Having discussed the main challenges non-IT corporates may experience taking on a new software development project, let’s now turn our attention to some suggestions how to improve and optimise this process.
Software ≭ Other forms of Engineering
Software development has almost nothing in common with other types of engineering like buildings or infrastructure. Software product management is very counter-intuitive.
While designing buildings and infrastructure is a little counter-intuitive, you can still almost get away without having a huge amount of experience because there is always someone you can ask who can give you the scoop on how to design a certain feature.
Whereas in software it is quite different because it is really counter-intuitive from Day 1 and it remains counter-intuitive for at least the first few months. Only once you’ve unbundled all the ideas (a process called Product Visioning) then you’re in a position to create something that has value to the target market.
Even if the software is designed for internal use, there are so many things to consider and if you’ve never developed a product before, it is nearly impossible to list what those things could be.
There is a Scientific Approach to Product Management
The first instinct of many, who are wanting to develop a software product, is that we need to hack something together and see what happens.
The alternative is to take a more scientific approach, which is documented in Startup Business Literature e.g. The Four Steps to Epiphany and Sprint. This material has been demonstrated to work on building countless successful startups, including those built by Google Ventures, from which the groundbreaking ‘Sprint’ book originated. It goes without saying that reading these books is tremendously useful but most of the concepts can only be fully understood through experience.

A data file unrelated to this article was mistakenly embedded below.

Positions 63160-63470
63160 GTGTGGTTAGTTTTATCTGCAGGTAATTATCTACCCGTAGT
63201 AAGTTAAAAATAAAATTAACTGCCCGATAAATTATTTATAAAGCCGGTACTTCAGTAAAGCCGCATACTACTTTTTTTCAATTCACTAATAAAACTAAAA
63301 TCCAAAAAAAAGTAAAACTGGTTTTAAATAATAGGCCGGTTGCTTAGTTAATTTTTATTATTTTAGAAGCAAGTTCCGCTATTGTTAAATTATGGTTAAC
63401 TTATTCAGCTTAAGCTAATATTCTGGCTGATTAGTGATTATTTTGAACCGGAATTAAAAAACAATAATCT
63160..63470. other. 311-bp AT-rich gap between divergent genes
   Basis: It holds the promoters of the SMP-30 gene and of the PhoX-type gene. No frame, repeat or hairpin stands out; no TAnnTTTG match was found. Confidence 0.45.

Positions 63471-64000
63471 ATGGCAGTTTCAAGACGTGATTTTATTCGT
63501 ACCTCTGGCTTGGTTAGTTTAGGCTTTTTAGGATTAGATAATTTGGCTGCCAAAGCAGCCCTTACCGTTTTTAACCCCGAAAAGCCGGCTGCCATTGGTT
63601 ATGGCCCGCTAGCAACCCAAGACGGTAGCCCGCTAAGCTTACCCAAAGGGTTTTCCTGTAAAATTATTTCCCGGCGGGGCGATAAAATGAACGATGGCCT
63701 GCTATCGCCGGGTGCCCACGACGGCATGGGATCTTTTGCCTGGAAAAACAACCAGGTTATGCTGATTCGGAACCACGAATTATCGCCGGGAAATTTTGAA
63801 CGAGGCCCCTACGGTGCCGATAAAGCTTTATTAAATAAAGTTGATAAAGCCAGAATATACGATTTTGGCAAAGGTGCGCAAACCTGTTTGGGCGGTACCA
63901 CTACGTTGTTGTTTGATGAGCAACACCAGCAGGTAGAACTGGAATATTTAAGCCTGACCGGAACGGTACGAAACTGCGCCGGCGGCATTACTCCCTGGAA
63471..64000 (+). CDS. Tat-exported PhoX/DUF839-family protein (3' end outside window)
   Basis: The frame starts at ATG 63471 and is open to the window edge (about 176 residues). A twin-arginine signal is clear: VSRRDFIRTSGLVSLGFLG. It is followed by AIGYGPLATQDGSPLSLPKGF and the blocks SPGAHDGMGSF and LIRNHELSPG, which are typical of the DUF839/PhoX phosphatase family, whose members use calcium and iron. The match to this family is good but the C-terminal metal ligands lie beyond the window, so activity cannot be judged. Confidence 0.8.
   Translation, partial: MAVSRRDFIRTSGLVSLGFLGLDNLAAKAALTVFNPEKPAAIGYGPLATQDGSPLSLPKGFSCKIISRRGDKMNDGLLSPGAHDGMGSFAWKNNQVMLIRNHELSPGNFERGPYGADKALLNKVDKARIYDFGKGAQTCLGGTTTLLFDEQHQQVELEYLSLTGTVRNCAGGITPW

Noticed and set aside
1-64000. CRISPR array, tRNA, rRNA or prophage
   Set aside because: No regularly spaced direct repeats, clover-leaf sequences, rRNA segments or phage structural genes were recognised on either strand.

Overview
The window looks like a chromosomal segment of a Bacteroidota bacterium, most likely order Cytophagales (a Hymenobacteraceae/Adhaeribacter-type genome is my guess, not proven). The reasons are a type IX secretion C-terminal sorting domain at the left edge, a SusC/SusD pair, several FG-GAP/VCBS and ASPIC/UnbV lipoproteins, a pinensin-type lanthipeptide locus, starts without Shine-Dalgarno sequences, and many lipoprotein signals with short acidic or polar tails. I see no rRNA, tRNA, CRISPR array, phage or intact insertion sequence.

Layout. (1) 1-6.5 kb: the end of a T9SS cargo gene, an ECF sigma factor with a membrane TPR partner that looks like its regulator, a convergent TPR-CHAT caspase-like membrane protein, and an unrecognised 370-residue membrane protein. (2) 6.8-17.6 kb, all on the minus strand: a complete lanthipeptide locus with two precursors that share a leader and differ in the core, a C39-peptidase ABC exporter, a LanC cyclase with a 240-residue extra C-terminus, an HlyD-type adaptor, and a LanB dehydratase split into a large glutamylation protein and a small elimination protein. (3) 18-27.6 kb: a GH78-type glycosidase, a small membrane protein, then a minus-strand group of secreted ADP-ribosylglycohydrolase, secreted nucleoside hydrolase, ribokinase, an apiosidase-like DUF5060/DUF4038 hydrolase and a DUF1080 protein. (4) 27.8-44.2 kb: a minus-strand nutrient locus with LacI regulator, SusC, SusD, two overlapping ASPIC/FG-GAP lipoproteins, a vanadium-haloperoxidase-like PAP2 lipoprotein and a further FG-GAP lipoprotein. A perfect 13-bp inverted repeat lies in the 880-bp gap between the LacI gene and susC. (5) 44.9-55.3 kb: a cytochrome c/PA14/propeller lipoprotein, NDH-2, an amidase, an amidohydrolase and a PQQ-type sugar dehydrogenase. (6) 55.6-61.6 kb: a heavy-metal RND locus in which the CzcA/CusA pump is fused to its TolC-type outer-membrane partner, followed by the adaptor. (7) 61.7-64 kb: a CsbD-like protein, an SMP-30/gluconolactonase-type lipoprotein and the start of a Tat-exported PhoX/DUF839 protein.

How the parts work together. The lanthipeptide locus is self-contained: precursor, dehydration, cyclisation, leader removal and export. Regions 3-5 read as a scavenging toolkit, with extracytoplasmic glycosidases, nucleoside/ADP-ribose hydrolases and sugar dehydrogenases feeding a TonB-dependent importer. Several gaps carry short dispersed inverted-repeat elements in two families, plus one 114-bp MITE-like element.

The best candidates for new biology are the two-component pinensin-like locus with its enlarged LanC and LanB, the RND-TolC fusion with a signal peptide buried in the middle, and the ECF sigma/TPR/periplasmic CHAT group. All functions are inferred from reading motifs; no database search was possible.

Iterative nature of Software Product Design ‘Lean UX’
BEST PRACTICE is for software products go through 3-8 design iterations before any heavy development activities commence, based on continuous feedback from the client, end user from the target audience and product management team.
The Lean UX book suggests product teams can quite accurately test ideas and target Product-Market fit by iterating the design, with no development required. There is no anticipating how many iterations will be required but chances of hitting your target are greatly, greatly improved, saving a lot of time & cost.
It is beneficial for Non-Tech, Non-Product organisations to go through the iterative design process to understand the level of inquiry required to introduce a new product or service into the market.
Misexecution of software development projects in the corporate world
Failures will often result from partnering directly with a software development companies, rather than product innovation firms and are typically caused by:
- A weak or complete absence of a Product Vision;
- Budget fluctuations caused by design iterations, which in turn change the technical requirements;
- Communication issues between non-IT professionals and developers;
- And many, many more.
In order to develop a high-quality software product, you first need the involvement of Product Managers and UX Specialist as below.